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turbo dan

1970 Kawasaki Bighorn

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I might change my name to the vintage vulture. This neat rotary valve 350 single came up for sale and I couldn't pass it up. 

20201107_175844.jpg.8b408a7d4ebed0b3d28f40aa2f2b2843.jpg20201107_185432.jpg.ab6ab7a01b07f689284762c67e8a331c.jpg

It leaking some oil and the clutch slips badly. Other than that it doesn't need much.

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4 minutes ago, turbo dan said:

I might change my name to the vintage vulture. This neat rotary valve 350 single came up for sale and I couldn't pass it up. 

20201107_175844.jpg.8b408a7d4ebed0b3d28f40aa2f2b2843.jpg20201107_185432.jpg.ab6ab7a01b07f689284762c67e8a331c.jpg

It leaking some oil and the clutch slips badly. Other than that it doesn't need much.

A friend of mine had one of those.  It scooted along pretty good.  I like those old rotary valve motors.  

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I have heard they run very well. Lots of torque. 

If it's about 3.5 times better than the 100cc Kawasaki rotary valve motor then it should be plenty strong. 

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Looks in real good shape! I think that particular year was rated at 33hp. Had a 73 lime green model. Lots of fond memories! Notice the Hatta forks. Axle can be moved to 3 different positions and forks raised and lowered to change rake and trail. Would love to get my hands on one in that good a condition.

A classic original Dual Sport!

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8 hours ago, turbo dan said:

I might change my name to the vintage vulture. This neat rotary valve 350 single came up for sale and I couldn't pass it up. 

20201107_175844.jpg.8b408a7d4ebed0b3d28f40aa2f2b2843.jpg20201107_185432.jpg.ab6ab7a01b07f689284762c67e8a331c.jpg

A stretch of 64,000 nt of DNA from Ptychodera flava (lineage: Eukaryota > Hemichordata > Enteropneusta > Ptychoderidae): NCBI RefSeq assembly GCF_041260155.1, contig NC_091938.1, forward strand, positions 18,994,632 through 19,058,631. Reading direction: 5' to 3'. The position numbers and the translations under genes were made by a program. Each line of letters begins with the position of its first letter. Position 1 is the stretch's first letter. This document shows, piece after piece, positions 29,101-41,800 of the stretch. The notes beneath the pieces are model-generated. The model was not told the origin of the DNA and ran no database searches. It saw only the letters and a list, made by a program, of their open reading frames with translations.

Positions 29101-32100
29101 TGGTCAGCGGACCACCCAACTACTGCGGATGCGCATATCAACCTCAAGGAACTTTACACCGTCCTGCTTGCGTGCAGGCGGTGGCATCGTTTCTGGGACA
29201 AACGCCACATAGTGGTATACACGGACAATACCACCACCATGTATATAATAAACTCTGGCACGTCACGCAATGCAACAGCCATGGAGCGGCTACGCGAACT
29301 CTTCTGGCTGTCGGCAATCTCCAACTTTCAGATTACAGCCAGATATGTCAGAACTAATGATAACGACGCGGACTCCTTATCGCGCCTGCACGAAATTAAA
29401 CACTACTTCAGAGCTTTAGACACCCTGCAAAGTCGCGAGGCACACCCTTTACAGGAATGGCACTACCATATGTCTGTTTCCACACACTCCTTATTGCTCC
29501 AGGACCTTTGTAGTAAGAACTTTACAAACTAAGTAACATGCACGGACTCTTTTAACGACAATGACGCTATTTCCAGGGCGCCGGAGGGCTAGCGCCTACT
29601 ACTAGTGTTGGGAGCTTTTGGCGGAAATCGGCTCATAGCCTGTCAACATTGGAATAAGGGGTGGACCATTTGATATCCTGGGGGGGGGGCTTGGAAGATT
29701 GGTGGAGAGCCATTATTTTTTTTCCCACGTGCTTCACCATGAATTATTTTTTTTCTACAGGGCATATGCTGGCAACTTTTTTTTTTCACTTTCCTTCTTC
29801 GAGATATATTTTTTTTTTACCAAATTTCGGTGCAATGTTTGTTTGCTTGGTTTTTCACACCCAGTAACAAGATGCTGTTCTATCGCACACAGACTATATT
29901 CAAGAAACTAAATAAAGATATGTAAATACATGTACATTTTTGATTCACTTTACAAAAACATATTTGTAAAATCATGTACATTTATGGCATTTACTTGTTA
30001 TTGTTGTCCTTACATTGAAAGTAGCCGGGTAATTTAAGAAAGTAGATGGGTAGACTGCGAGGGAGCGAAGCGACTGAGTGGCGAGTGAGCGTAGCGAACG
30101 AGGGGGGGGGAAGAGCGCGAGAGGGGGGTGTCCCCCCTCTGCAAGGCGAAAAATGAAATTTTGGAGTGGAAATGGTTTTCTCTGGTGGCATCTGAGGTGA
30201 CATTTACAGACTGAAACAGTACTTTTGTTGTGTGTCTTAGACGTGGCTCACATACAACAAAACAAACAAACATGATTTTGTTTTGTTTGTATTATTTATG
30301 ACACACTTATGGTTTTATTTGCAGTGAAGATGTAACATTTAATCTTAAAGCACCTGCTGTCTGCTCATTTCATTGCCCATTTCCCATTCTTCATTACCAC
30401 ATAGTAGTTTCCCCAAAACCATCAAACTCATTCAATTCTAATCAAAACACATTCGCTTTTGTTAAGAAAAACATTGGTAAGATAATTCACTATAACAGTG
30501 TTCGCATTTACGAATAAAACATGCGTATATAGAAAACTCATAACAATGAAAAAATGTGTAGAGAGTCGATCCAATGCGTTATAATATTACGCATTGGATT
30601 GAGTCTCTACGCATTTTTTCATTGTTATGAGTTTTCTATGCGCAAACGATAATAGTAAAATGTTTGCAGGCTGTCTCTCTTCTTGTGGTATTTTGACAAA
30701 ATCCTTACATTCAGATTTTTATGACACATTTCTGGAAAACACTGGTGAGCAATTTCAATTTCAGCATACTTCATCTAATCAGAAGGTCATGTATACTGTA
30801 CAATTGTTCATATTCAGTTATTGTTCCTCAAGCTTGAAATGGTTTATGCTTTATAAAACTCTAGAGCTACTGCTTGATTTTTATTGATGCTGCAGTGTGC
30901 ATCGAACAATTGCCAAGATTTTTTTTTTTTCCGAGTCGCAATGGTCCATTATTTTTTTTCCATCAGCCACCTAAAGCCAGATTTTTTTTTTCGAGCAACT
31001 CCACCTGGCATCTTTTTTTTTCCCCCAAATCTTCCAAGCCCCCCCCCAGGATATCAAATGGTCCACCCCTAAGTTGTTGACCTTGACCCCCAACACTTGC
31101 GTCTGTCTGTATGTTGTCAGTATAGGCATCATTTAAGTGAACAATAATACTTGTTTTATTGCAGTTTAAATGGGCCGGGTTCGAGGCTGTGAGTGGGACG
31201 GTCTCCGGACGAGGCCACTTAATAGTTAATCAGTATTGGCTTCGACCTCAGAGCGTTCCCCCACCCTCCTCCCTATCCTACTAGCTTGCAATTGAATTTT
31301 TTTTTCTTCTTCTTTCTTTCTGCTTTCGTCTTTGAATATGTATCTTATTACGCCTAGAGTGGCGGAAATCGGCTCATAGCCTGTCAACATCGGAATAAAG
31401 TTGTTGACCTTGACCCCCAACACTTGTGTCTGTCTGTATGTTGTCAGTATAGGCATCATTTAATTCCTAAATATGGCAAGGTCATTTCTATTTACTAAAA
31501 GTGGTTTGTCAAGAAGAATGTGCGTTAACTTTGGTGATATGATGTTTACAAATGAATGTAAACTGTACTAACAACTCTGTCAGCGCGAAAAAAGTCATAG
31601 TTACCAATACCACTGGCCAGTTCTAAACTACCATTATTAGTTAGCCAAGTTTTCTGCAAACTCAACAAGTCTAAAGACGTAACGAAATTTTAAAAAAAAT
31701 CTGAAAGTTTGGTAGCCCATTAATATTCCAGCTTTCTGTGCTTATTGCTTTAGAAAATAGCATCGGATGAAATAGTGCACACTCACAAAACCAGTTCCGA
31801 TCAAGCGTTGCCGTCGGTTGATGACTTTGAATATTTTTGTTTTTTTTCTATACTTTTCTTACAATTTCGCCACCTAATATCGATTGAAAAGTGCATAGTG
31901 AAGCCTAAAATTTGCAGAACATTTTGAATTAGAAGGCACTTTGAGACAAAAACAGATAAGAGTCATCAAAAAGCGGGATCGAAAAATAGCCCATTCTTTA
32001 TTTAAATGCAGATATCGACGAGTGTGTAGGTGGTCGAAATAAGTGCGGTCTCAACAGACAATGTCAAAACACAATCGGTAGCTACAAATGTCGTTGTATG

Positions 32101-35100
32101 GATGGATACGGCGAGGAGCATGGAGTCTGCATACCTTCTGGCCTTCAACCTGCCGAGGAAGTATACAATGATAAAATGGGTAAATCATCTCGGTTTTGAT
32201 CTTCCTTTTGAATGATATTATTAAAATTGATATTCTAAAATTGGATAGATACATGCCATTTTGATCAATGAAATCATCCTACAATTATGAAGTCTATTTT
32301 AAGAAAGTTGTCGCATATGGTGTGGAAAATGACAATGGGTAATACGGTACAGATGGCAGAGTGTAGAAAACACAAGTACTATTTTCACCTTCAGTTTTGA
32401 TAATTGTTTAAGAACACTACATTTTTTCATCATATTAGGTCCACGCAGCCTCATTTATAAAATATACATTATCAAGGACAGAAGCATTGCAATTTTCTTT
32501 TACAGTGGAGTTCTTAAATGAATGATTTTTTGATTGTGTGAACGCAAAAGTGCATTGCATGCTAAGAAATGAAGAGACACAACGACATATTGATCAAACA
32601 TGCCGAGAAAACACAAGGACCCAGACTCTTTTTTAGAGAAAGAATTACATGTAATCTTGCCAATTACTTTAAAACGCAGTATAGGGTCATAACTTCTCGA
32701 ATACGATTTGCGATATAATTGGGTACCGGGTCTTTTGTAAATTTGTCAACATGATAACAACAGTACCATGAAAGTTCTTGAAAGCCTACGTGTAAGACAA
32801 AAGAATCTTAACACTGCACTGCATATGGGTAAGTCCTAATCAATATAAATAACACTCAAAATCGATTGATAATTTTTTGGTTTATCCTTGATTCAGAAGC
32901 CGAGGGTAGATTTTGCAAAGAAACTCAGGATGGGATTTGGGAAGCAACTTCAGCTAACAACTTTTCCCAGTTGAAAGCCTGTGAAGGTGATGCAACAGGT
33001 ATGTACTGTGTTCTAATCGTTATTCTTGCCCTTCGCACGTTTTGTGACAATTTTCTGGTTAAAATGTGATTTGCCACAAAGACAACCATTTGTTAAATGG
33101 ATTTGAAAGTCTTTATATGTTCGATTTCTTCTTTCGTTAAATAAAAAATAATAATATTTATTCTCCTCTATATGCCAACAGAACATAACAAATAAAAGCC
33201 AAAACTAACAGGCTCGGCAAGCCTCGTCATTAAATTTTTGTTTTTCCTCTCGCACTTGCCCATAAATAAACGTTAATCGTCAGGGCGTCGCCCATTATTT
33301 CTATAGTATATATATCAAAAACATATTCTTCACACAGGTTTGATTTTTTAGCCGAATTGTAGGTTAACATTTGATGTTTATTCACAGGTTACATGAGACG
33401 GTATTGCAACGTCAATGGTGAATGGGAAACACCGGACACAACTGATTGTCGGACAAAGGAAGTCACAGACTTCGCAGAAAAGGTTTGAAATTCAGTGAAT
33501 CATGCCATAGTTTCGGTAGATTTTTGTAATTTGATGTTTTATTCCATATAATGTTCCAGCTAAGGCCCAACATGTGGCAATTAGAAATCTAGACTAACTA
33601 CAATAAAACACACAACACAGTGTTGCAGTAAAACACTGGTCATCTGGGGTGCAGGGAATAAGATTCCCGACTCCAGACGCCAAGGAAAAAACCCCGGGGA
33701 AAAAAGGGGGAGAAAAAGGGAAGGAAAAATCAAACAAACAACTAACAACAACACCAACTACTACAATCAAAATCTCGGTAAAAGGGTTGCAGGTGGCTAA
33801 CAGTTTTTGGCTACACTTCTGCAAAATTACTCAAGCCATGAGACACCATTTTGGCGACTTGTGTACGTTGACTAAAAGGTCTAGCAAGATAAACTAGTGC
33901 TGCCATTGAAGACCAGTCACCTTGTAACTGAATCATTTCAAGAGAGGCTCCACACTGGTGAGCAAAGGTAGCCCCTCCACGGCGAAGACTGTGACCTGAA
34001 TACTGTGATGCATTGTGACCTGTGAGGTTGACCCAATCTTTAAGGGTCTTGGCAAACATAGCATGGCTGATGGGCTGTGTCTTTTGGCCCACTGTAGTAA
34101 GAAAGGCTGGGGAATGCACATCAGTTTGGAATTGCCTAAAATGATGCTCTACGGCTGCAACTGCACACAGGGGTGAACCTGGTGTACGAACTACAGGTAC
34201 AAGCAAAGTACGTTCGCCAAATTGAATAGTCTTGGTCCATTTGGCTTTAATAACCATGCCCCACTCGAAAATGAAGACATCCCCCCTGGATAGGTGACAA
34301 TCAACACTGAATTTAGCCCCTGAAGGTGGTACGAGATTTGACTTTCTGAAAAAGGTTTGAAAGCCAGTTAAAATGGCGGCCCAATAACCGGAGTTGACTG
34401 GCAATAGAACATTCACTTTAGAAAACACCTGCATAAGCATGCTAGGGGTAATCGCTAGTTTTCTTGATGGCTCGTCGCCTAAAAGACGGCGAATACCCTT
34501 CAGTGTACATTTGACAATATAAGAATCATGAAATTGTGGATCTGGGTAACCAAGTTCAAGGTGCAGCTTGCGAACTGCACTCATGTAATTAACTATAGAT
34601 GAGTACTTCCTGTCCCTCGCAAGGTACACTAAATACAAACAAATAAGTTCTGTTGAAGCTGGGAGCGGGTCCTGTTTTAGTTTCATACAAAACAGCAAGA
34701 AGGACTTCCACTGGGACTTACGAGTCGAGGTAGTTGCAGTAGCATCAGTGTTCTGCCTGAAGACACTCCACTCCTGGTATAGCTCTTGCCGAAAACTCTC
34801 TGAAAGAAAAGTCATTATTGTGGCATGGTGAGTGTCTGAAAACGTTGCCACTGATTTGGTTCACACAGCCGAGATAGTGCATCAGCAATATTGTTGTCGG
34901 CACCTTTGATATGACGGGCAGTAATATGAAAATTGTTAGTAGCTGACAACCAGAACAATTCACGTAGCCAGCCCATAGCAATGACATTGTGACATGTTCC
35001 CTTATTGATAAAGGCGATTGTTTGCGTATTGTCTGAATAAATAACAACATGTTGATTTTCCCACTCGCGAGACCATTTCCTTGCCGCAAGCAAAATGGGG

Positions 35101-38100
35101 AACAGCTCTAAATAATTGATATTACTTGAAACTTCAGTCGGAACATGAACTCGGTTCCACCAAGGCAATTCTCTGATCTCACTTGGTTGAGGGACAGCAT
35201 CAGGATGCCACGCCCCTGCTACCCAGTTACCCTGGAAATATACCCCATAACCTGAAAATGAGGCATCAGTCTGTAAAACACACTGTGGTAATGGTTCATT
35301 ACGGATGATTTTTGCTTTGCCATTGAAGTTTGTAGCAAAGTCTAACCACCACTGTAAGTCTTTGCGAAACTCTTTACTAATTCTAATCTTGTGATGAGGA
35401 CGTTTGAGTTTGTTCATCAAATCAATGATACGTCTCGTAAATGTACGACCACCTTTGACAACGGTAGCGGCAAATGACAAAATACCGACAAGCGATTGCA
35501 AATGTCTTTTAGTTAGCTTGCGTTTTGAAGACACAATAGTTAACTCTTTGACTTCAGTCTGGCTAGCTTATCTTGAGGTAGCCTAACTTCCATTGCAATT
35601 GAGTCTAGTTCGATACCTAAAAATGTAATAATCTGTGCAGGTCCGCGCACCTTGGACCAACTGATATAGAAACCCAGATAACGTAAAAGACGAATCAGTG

It leaking some oil and the clutch slips badly. Other than that it doesn't need much.

I bought a 72 new and was impressed to the point that I got a 73 the next year.  IMO, the 73 was a slightly better looking model, with both years having about the same power. They weren't light that's for sure but had impressive low end torque.  Oil injected which actually worked well, rarely loading up on you.  I recall some sort of apparatus on the front forks featuring adjustability of sorts though I never messed with it.  It was a good bike and the lime green color grew on me quickly.  I still have a soft spot for them when I see them on a M/C track.  Suspension was par for the course in those days. I'd rate it as ok, maybe even above average for a dual purpose bike.  When I started riding in the dirt I took off what I could and did a little M/C with it.  I didn't do well but like my later, 75 CZ, did fairly well in the local hill climbs.  Also wheelied well.  I'd definitely buy one if the price was right..   Good luck with it.

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Yes they were for sure..  The bright lime green color was one of those that you either liked or hated..  I think the AMC Gremlin had that color for a short time in the mid 70's.  Now THERE was a car..

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I have not seen a pic of this bike since I was in the navy on the 70s...a comrade of mine had on in the phillipines in 1970.  It was a great bike.  His buddy had 3 cyl mach 750 I think!!!

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1 hour ago, brucektm said:

I have not seen a pic of this bike since I was in the navy on the 70s...a comrade of mine had on in the phillipines in 1970.  It was a great bike.  His buddy had 3 cyl mach 750 I think!!!

I had a chance to ride a mach III in the 70's..   It was raced by the owners of Kawasaki City in Allentown, Pa. at the 1/4 mile Pocono Drag Lodge, stones throw from the present day Pocono 500 race track.  Took it out a back country road, carefully screwed it on, hit third and opened it fully, front end kept bouncing off the roadway. Never hit 4th and 5th..   Heck of a bike in its day. 

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Neat memories,  neighboor had one it was barely broke in, he told go get your helmet, put me on the back went to a near by field where we rode, we got off then he put on told me go ahead ride, think I stalled 2 times, he said don't make me start it again. I came around in 2nd gear and he was yelling shift again. Wasnt sure if I was gonna make the next corner but brought it back to him no problem and still brand new. I think I shook all the way home from the adrenaline rush. 12 yrs old and only rode mini bikes before that day.